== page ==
In this episode, I look at how I saved money on my flights to Bangladesh, found out the appropriate things to take with me, and the different ways you can save money on gifts abroad.
Buying gifts for people is always hard, but it gets even harder when they’re from a different country, with a different culture, and different costs.
So how do you know what to buy someone who lives on the other side of the world?
In this episode, I look at how I found out what gifts were desirable in Bangladesh, the different ways global economics affects gift-giving, and how I saved over 200 dollars on my flights by shopping around…
“I easily saved over 200 dollars and it was only 2 hours away.” – Ben Jones
00:46 – The checklist for international travel.
01:18 – The challenges of getting a visa for Bangladesh.
02:29 – The culture of gift-giving when you travel for work.
03:23 – The popularity of Tamagotchis.
04:40 – In Bangladesh, Amazon doesn’t exist in.
05:35 – What people in Bangladesh want.
06:18 – How much it costs to get familiar food when you’re abroad.
07:15 – The benefits of buying candy around Halloween.
07:40 – How to use ‘luggage products’ to make money.
08:42 – How to find big savings on flight costs.
11:30 – The increased costs at airports.
Connect with Ben Jones:
Welcome back to Money with Mak & G. Happy belated Thanksgiving. I know I had a great one with family and friends. Hopefully, you started implementing your holiday shopping strategy with Black Friday and yesterday Cyber Monday. We did a podcast how the “Cyber” shopping has been gaining huge momentum, and hope you took advantage of it. I got to go to two stores on Black Friday, and it was fun to get out, but it’s much more fun sitting at home getting it all done with a click of a button.
It’s been great to be back in the USA, but it’s also great to travel while learning about other parts of the world. I feel like it’s been a really long time since I’ve traveled internationally, and I used to have a system. It was just like a checklist, almost like the checklist used for an airplane before takeoff. For me, I’d map out my itinerary, look at historical weather patterns of countries I’d visit, make sure the dop kit is full of daily necessities, count out undies, and t-shirts based on length of stay, organize pants, shirts, sweaters, light gear, heavy gear, etc, then grab my Tumi bags, my travel documents and hit it.
I did struggle a bit with laying out my itinerary this time to Bangladesh and Nepal. I guess I was just rusty, and I have to admit the visa fiasco threw me for a loop. I only had a month to get my visa for Bangladesh before I left, and I sent it up to DC. But, over 2 weeks into the process, I hadn’t heard a peep. I looked online at the Bangladesh embassy from the US, which supposedly had a login where you could track what was going on, but it wasn’t working. Luckily I reached out to my friends in Bangladesh, who checked locally and found that my documents did make it to DC but were stuck. I needed an invitation from someone in the country who was going to host me. Rookie mistake! But, I guess I wasn’t on my game. I’d say the instructions on the website were at best lacking. With my friend’s help, I got my $160 visa the week before taking off. Seven days!!! THE stress! I definitely could’ve bought it when I landed, but after 24 hours of travel to then wait in line for what could be an hour to get it and possibly be charged more just didn’t sound like my idea of fun.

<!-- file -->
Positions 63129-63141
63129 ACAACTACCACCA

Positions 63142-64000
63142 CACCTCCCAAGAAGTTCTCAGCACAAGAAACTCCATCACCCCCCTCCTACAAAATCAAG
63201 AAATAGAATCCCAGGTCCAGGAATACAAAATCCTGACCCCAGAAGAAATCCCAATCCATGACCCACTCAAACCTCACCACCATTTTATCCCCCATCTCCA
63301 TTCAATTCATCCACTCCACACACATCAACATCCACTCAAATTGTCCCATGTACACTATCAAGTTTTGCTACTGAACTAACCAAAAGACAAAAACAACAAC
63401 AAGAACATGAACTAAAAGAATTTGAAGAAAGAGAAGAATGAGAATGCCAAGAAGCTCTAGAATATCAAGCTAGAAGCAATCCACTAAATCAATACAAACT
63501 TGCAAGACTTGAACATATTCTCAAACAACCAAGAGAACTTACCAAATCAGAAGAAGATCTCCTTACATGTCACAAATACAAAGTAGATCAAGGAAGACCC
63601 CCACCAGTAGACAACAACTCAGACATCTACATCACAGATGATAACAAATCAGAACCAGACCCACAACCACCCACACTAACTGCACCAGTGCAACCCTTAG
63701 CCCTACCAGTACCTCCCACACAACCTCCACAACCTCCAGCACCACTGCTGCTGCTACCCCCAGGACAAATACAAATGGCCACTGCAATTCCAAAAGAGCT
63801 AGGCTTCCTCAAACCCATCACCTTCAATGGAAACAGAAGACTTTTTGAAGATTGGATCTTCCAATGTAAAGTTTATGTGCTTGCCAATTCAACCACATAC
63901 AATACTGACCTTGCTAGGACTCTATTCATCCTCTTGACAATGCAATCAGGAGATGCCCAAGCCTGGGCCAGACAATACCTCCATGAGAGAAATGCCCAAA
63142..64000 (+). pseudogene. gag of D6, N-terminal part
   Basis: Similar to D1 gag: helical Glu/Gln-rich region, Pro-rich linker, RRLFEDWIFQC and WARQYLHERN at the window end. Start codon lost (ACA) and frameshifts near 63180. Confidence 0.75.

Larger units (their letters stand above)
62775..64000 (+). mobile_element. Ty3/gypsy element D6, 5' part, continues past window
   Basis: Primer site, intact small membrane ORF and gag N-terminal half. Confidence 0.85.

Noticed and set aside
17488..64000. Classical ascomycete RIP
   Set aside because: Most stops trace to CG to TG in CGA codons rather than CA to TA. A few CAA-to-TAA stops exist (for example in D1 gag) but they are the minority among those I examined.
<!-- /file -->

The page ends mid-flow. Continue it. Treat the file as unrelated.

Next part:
Before you leave to go somewhere, especially for business, you have to put in some additional thought. Culturally, it’s a very good thing if you can bring gifts to those you’ll work with, who may host you, friends you have there, or friends you will meet along the way. In some countries, it’s kind of mandatory. And, I needed to bring lots of gifts, because these were my friends and people I’ve worked with for years but never met. But, here’s the catch. Things WE may believe make awesome gifts like, say a back massager, may not work over there due to electric voltage, or it just may not be something of interest to them. Ok, who the heck knows why I said back massager is a good gift here in the US? I don’t know, my mistake, I just went with it.
Anyway, I usually ask when possible. I think any culture views things of value differently. When I went to Japan, the rage back in the US was Tamagotchi. I literally just saw a commercial for one yesterday. I didn’t think they were around anymore. I just looked on Amazon, and guess what? You can get all kinds of them for about $20. Anyway, if this is new to you, they’re digital animals you digitally feed and digitally play with and if you take good care of them, they grow up happy. I named my baby Hiroko because I knew a Hiroko while working in public accounting. She was nice, and I liked the name. If your new baby doesn’t get what it wanted, it’d get pissed off and pout and cry and stuff. At least that’s what I remember. It was kind of like having real kids, that you could throw in the trash if it was too much trouble. But, why on earth would I want one from my Japanese friends? I can’t tell you now, it sounds stupid spending all that time as an adult dealing with it. But at the time, it was da bomb. Ok, I’m showing my age. My friends thought it was funny, but I got one, and you couldn’t find one in the US to save your life.
So, what were some of the requests for my trip? Any ideas? I hope Arif or Shourov don’t kill me, but I think it’s fun. Here’s something to think about, they really don’t have Amazon in their country. Ok, you probably just dropped your phone, spit out your drink, or maybe ran off the road a bit. Can you imagine? I know OUR household operates on Amazon. They have over 150 million users. But, not in Bangladesh. SORRY. You simply can’t order things there from Amazon….What’s PRIME, what’s next-day delivery, what’s an entire shopping experience at your fingertips? So, I was getting a lot of packages that my friends ordered on Amazon, and other places, and had them sent to me directly. Hey, their internet works. I also got all the stuff I ordered for them too. First, they wanted things they can’t get locally and also those items that would cost twice as much in Bangladesh. Remember our numerous discussions on supply and demand. Less supply and greater demand drive up prices.